As we head to Jackson this morning, which we do four times a year as part of our persistent effort to manage Reagan's chronic disease, I continue to bristle at anyone, man or woman, who would take the time to organize A Day Without Women. If you have that kind of time on your hands, if this is how you expend your mental energy, you likely sat home last Wednesday without throwing anyone's world into chaos.

I had to pull the above quote from Jodi Picoult's House Rules if for no other reason than her masterful use of Sisyphean as an adjective, referring of course to the Greek myth about Sisyphus, a sinner condemned to an eternity of repeatedly rolling a boulder uphill only to watch it roll down the hill again.

Motherhood is a Sisyphean task. You finish sewing one seam shut, and another rips open. I have come to believe that this life I'm wearing will never really fit.

Like Sisyphus, many women rise early every day to again expend physical & emotional energy in an attempt to inch the boulder up the hill. You wash clothes, dishes, & tiny people, all of which will almost immediately return to a state of filth. You wipe a dirty nose only to be alerted to a dirty bottom. You finally get the dog to the groomer only to remember she needs her teeth cleaned (so says the vet). You finally lower blood sugar only to watch it inexplicably spike again. You stand at the top of the hill, muscles sore & aching, & watch the boulder tumble downward; sometimes you laugh as it slips away, sometimes you cry & decide you can't watch its descent so you leave the house & drive around listening to Whitney or Adele while ingesting something high in calories.

Ironically most of the women who desperately needed to sit home & do nothing last Wednesday probably were not even aware March 8 was designated A Day Without Women, a day on which women were encouraged to neglect their duties in order to make some sort of vague statement about how consequential women are to the world. These women who could genuinely use a day off are too busy mending ripped seams, anticipating the next tear, standing by with needle & thread in hand. They're not on Twitter posting nonsensical catchphrases or in the streets waving signs; they are standing at the top of the hill shouldering a boulder.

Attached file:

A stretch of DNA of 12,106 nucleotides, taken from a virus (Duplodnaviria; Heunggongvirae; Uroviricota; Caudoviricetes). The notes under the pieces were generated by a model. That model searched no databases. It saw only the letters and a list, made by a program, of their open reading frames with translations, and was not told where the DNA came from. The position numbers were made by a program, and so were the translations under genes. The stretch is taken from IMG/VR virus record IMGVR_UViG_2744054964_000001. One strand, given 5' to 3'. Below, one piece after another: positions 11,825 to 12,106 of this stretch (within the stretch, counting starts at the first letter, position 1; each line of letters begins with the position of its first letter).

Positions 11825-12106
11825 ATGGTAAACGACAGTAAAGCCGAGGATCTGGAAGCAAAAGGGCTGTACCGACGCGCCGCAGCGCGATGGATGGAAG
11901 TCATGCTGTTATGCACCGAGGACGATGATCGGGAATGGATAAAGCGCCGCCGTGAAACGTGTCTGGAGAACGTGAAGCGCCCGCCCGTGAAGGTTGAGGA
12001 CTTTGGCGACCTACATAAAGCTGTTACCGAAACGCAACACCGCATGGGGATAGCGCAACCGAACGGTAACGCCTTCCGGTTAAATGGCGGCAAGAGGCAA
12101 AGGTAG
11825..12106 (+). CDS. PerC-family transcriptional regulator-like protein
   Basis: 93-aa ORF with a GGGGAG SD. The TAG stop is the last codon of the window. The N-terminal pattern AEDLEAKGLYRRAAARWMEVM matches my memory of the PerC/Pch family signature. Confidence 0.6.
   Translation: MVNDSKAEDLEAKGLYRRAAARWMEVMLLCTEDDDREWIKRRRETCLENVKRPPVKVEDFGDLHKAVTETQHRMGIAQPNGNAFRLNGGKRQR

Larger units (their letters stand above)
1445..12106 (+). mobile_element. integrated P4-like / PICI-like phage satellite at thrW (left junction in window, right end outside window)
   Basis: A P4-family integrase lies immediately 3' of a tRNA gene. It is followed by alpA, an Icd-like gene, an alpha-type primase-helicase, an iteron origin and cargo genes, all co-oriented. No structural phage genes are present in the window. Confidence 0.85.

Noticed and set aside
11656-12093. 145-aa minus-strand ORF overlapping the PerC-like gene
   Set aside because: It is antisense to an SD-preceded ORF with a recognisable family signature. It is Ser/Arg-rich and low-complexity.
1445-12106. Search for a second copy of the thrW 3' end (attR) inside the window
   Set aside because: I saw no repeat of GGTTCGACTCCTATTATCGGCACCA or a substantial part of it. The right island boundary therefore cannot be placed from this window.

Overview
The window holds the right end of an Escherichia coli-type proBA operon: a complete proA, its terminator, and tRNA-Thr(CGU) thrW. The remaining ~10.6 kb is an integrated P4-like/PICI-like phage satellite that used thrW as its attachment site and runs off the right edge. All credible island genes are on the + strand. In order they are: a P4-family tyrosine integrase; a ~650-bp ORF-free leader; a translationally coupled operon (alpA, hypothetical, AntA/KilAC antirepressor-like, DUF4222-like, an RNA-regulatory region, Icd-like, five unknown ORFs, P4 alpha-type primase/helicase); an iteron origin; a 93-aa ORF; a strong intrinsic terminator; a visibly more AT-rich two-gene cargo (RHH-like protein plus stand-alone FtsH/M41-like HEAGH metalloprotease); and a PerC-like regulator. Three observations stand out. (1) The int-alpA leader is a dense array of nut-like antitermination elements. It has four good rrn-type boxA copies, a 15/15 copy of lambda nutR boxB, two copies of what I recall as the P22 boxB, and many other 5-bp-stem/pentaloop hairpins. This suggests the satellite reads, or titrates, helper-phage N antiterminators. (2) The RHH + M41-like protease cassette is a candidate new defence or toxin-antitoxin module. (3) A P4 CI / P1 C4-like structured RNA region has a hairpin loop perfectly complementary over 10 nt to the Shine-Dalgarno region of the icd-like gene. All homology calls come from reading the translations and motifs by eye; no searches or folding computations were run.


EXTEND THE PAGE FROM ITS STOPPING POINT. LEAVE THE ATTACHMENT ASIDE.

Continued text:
There are a few dates on the calendar I am eyeing with anticipation. I am planning to attend the high school's upcoming Jr/Sr Banquet at the end of this month. There are a variety of reasons for this. I do want to see these young men & women of whom I've grown so fond all dressed up. I'll tell you a little secret; I am pretty jazzed about putting on a dress (a dress that snags easily & thus sees little action because: KIDS!), sitting down at a table, & eating a meal in what I assume will be relative peace. I assume I'll have to check no one's blood sugar, nor will I be asked to cut up anyone's food, nor will I have to escort anyone to the restroom while my food cools on the table. I can be both caring, invested teacher & mom who needs to feel pretty & be alone all in one make-up job. That is winning, folks.

Additionally, Trey & his parents & my parents are planning to take the kids to a concert (the symphony, maybe?) in Jackson in April. I don't usually do math in my head, but I've done the addition & when you factor in drive-time to & from, the concert run-time, & assume the seven of them will eat dinner somewhere, I think I might finally make my way to the couch &, oh, do whatever I want. Read. Watch Gilmore Girls. Sit quietly. The possibilities are endless. And - get this - I won't get off the couch unless I want to get off the couch. Unless I need more milk alcohol coffee. No one's bladder will dictate the evening but my own.